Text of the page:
It is a massive shift of power to the government, a huge tax increase, a 53-cent-a-gallon gas increase — in fact, this is no small measure. So let’s put it in context, in terms of how the Senate typically handles a measure of this magnitude.
Even though this bill was not as big, I pick out, for example, the clean air bill of 1990, which was on the floor for five weeks, had 180 amendments, and that’s the way the United States Senate deals with really big issues, you can’t take a massive measure out like this out on the floor, try to dictate a consent agreement under which each side gets a couple of amendments, and when you don’t get that, fill up the tree and file cloture.
On a bill of this magnitude, that’s utter nonsense. It’s not going to happen.
Having said that, we’re happy to have the debate. We think it ought to be a real debate with real amendments. We have a number of amendments to offer. And there’s no way to hide from this measure and no way to jam it through the Senate.
So we would like to stay on the bill. But there are other commitments that need to be kept. The Senate can walk and chew gum at the same time. It can deal with climate change on the floor, and it can get judges out of the Judiciary Committee, all at the same time, miraculously enough.
QUESTION: Senator McConnell…
QUESTION: … what specific steps, I guess, will you take beyond this, the reading of the bill, to, you know, as the other gentleman said, if Senator Reid doesn’t bend…
MCCONNELL: Yes, obviously, if I were to announce to you today what I might do beyond this, that would be less effective.
QUESTION: Well, and the follow up, then, sir, do you think…
MCCONNELL: Well, look, the way to avoid this problem is quite simple. Let’s get 15 circuit judges confirmed, and let’s do it soon. It’s an easily achieved goal. It’s an easily achieved goal.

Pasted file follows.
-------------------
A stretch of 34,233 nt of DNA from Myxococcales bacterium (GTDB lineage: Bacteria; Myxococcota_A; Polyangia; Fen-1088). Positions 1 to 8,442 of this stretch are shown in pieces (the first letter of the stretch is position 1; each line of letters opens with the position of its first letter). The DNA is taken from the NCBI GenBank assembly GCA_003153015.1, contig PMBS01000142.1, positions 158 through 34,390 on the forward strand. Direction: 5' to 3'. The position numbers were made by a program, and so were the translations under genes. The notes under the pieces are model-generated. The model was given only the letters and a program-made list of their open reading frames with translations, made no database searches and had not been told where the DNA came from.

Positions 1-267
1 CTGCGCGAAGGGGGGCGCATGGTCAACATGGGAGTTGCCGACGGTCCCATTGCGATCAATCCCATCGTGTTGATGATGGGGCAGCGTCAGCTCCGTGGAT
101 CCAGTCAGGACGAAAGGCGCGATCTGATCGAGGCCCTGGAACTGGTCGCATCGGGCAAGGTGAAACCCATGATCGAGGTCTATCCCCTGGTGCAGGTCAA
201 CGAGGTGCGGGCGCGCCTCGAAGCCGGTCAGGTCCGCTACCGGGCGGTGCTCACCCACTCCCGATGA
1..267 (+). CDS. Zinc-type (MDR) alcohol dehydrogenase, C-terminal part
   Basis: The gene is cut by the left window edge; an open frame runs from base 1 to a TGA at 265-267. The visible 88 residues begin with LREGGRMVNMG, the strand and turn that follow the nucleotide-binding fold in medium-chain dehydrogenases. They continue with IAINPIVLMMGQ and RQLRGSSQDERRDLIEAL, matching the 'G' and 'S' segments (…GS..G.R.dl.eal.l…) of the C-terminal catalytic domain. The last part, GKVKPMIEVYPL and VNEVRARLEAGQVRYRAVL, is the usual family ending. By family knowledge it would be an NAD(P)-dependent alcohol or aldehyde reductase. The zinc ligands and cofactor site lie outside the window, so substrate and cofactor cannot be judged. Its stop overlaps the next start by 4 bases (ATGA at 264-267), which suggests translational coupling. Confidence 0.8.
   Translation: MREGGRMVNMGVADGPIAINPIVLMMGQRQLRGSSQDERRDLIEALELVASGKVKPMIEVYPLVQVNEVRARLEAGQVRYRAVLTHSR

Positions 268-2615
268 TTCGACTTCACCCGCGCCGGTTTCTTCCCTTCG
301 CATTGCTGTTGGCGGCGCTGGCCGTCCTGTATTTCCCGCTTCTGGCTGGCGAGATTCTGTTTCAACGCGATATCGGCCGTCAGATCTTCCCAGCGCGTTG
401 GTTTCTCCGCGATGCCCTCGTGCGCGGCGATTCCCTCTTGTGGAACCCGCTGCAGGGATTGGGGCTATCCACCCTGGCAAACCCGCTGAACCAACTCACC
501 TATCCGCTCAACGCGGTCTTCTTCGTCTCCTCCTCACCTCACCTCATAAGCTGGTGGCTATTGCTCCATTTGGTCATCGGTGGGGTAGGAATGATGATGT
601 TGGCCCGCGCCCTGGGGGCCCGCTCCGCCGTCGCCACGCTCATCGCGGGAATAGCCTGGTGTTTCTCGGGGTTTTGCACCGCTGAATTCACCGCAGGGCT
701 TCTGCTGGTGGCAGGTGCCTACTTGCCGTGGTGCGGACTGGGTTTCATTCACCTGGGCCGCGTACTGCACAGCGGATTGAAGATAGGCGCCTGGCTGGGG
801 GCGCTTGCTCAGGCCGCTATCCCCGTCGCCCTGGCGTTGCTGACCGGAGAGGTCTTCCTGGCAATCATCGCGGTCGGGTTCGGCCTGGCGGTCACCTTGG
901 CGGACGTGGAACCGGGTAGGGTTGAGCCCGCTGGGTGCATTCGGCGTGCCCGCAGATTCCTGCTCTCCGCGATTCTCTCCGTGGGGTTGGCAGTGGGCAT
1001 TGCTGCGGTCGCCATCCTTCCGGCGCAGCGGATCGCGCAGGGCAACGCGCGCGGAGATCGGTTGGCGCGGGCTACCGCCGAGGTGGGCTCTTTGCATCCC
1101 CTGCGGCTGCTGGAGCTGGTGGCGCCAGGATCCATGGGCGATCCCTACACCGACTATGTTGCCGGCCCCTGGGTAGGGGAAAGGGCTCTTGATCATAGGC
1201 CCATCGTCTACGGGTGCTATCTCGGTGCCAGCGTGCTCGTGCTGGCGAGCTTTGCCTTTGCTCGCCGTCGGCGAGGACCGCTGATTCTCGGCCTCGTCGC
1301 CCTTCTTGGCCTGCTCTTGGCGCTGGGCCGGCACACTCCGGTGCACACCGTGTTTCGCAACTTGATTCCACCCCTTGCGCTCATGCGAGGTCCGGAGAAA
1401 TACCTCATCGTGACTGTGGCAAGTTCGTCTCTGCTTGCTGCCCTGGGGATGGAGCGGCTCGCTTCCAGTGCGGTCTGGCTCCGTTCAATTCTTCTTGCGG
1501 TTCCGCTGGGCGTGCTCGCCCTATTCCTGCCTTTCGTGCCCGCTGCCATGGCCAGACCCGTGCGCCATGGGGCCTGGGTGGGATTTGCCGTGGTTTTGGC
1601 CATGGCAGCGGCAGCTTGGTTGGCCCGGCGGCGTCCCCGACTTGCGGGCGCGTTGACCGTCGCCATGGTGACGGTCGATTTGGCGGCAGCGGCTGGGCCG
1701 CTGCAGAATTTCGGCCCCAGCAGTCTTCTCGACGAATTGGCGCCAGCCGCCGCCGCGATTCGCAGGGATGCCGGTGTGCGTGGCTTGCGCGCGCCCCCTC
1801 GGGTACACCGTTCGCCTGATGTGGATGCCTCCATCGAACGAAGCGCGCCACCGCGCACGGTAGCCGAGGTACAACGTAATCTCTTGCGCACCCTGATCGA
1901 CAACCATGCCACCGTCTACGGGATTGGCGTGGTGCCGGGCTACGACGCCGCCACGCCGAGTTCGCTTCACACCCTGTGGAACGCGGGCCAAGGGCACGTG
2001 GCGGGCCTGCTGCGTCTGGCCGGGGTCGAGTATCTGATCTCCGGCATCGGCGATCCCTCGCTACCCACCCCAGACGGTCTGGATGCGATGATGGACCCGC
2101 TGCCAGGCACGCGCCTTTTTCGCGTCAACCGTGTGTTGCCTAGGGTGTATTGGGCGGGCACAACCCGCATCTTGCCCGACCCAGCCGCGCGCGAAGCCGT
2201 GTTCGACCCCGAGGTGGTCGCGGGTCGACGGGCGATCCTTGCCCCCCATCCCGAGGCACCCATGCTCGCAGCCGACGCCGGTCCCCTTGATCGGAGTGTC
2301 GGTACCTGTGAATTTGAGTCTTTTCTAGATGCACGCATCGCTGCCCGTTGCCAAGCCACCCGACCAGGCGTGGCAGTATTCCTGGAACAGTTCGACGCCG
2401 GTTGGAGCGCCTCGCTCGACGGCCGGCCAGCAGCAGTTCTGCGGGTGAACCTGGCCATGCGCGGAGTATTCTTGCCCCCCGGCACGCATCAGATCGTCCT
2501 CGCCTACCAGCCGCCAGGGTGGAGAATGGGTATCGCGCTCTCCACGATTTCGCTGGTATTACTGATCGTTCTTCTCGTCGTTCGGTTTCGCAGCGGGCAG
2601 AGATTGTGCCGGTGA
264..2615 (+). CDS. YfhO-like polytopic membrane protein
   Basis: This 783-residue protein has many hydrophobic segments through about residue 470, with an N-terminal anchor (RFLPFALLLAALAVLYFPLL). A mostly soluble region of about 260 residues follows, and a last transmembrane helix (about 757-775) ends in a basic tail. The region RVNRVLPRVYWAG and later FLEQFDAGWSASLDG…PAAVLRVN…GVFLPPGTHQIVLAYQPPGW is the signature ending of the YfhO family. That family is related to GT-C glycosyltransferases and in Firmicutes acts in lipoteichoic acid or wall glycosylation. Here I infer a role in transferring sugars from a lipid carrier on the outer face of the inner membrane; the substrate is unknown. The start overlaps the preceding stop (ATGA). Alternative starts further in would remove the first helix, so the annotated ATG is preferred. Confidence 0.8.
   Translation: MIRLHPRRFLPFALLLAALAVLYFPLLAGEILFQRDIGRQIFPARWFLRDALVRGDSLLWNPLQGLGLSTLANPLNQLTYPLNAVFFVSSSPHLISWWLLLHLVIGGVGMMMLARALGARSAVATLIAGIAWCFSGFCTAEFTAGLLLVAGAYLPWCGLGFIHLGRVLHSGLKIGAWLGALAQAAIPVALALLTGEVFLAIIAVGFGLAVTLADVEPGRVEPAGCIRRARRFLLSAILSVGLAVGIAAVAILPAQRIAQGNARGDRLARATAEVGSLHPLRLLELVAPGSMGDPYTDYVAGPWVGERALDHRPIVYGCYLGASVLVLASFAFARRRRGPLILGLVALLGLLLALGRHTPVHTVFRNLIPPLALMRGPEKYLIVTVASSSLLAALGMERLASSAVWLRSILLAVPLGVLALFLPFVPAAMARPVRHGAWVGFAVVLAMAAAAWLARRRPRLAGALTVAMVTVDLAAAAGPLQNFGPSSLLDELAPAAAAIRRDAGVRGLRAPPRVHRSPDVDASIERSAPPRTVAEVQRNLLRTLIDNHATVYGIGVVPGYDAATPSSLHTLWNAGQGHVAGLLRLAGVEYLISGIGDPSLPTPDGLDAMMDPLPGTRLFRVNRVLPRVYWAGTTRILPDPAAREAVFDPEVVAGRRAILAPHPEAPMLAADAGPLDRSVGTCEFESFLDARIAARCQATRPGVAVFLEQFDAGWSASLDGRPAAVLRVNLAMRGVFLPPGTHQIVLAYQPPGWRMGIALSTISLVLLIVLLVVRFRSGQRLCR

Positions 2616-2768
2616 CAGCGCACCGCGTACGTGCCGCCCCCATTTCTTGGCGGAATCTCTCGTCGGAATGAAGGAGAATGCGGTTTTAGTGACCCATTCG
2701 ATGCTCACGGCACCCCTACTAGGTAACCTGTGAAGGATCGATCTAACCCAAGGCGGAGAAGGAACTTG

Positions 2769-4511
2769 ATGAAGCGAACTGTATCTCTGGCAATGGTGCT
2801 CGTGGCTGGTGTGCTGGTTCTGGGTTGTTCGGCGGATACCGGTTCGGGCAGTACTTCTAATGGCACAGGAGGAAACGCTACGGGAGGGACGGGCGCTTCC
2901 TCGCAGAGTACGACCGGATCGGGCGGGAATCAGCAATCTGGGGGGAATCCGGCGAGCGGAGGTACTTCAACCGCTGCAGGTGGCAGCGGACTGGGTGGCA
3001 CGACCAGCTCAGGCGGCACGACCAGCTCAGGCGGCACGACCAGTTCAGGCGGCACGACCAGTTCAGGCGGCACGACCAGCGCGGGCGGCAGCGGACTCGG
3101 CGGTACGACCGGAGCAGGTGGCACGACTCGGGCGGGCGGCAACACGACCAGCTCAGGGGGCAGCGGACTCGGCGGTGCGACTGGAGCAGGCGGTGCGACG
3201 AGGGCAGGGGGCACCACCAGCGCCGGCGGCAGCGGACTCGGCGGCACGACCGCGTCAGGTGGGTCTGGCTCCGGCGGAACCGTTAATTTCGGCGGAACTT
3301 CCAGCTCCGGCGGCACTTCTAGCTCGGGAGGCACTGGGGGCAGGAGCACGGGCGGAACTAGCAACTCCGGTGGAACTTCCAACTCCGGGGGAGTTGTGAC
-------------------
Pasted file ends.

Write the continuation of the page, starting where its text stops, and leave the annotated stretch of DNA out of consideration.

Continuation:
We have people pending in the committee upon which blue slips have been returned, about which there is no element of controversy. This is a commitment easily kept and should be kept.
QUESTION: Do you think they’re just trying to wait out the administration?
MCCONNELL: One would get that impression, yes. But that is inconsistent with what the majority leader and I agreed was a reasonable goal for this Congress. And the way out of this dilemma is easily understood. It is to keep the commitments made at the beginning of the Congress.
This is not an impossible commitment to keep. There are an adequate number of candidates before the committee that are well- qualified, that have been there for a long time.
In fact, the commitment could have been kept before Memorial Day. What they tried to do was to rush forward nominees that had just gotten there when they could have processed some who were already there who were not controversial.
QUESTION: Have you suspended any kind of talks with the other side on the climate bill or any other bill that might be upcoming (OFF-MIKE) effectively stopped talking about anything other than trying to resolve this issue on the judicial nominees?